By Robert Strauss
Fernando Orellana’s father was a civil engineer and Fernando, when he was growing up, liked art. There seemed little to connect them.
“But I saw my father tinkering when he came home, doing this and that. I watched, but with no particular interest,” said Orellana. “Then someone connected the dots for me. What my dad was doing was no less art than what I did. The idea is that he was being creative and trying to figure things out. That is art.”
What finally dawned on Orellana is what has become an exciting mini-trend in modern art, the connection of mechanics, technology and art, primarily sculpture. Since it is primarily robotics-based, it is called ArtBots, and its advocates are positively evangelical about it.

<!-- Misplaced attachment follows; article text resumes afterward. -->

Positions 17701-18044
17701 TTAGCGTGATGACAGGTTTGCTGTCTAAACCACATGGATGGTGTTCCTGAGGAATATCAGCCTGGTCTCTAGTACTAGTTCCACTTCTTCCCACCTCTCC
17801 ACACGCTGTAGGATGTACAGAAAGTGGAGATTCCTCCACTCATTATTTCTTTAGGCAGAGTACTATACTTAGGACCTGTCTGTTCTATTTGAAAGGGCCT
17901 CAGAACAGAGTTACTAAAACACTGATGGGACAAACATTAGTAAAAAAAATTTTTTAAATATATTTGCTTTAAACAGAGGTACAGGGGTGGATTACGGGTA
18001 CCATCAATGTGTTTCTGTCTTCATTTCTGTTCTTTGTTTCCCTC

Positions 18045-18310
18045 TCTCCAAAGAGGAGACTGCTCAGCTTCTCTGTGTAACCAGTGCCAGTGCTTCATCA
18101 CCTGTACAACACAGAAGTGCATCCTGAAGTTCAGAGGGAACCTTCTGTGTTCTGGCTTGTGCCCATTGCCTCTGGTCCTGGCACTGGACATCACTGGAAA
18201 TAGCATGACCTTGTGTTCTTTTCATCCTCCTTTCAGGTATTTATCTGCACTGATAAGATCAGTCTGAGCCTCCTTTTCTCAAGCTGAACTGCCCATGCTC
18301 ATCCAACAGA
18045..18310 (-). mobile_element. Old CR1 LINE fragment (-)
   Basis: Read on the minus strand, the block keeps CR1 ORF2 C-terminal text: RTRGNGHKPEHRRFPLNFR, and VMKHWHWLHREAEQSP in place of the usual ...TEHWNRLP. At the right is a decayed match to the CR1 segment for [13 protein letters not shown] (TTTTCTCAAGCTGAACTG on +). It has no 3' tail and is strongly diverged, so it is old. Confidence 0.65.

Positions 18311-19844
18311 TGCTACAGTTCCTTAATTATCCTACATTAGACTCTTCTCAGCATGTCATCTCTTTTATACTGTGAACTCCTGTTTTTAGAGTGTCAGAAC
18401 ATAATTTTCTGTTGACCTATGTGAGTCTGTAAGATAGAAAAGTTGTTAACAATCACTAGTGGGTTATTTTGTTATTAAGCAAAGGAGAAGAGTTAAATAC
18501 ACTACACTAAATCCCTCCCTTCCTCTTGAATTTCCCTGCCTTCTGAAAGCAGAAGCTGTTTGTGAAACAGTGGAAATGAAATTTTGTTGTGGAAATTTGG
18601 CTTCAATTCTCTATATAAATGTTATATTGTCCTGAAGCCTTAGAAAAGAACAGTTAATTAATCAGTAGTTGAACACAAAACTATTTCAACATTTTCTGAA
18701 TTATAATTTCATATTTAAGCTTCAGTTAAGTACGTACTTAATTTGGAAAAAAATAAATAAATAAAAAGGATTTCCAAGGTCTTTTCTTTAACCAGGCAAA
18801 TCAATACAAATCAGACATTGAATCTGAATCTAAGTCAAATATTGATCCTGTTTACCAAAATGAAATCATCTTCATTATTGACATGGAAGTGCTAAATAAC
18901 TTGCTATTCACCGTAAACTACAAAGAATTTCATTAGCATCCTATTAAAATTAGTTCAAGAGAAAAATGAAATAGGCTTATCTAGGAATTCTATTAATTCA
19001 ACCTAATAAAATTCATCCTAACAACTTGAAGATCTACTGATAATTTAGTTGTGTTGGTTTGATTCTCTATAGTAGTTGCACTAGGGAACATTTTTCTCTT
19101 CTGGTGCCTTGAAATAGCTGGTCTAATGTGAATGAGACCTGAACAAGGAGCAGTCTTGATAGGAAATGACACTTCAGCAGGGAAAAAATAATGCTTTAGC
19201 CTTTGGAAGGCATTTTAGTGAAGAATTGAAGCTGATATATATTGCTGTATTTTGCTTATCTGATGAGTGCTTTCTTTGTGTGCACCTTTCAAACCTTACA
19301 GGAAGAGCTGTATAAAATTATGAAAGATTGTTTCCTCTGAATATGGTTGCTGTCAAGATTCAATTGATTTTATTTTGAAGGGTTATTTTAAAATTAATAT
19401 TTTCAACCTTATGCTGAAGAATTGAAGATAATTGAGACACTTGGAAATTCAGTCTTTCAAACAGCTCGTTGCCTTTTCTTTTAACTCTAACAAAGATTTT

“The definition of robotics is not firm and, frankly, the definition of art isn’t firm either,” said Douglas Irving Repetto, whose day job is as the Director of Research at the Columbia University Computer Music Center, but whose lifeblood is as the guru of the ArtBot movement. He has been the curator of several significant ArtBot exhibitions, the most recent one this summer at the Klein Art Gallery in the University City Science Center, a research facility just off the campuses of the University of Pennsylvania and Drexel University. “It is a diverse and wide open field and full of open questions. The primary one is, ‘What does it mean for a non-human system to be creative?’ Each artist is asking different questions when he or she enters the world of robotics. There is a sense now that there is a lot here, and that we don’t really know the answers yet.”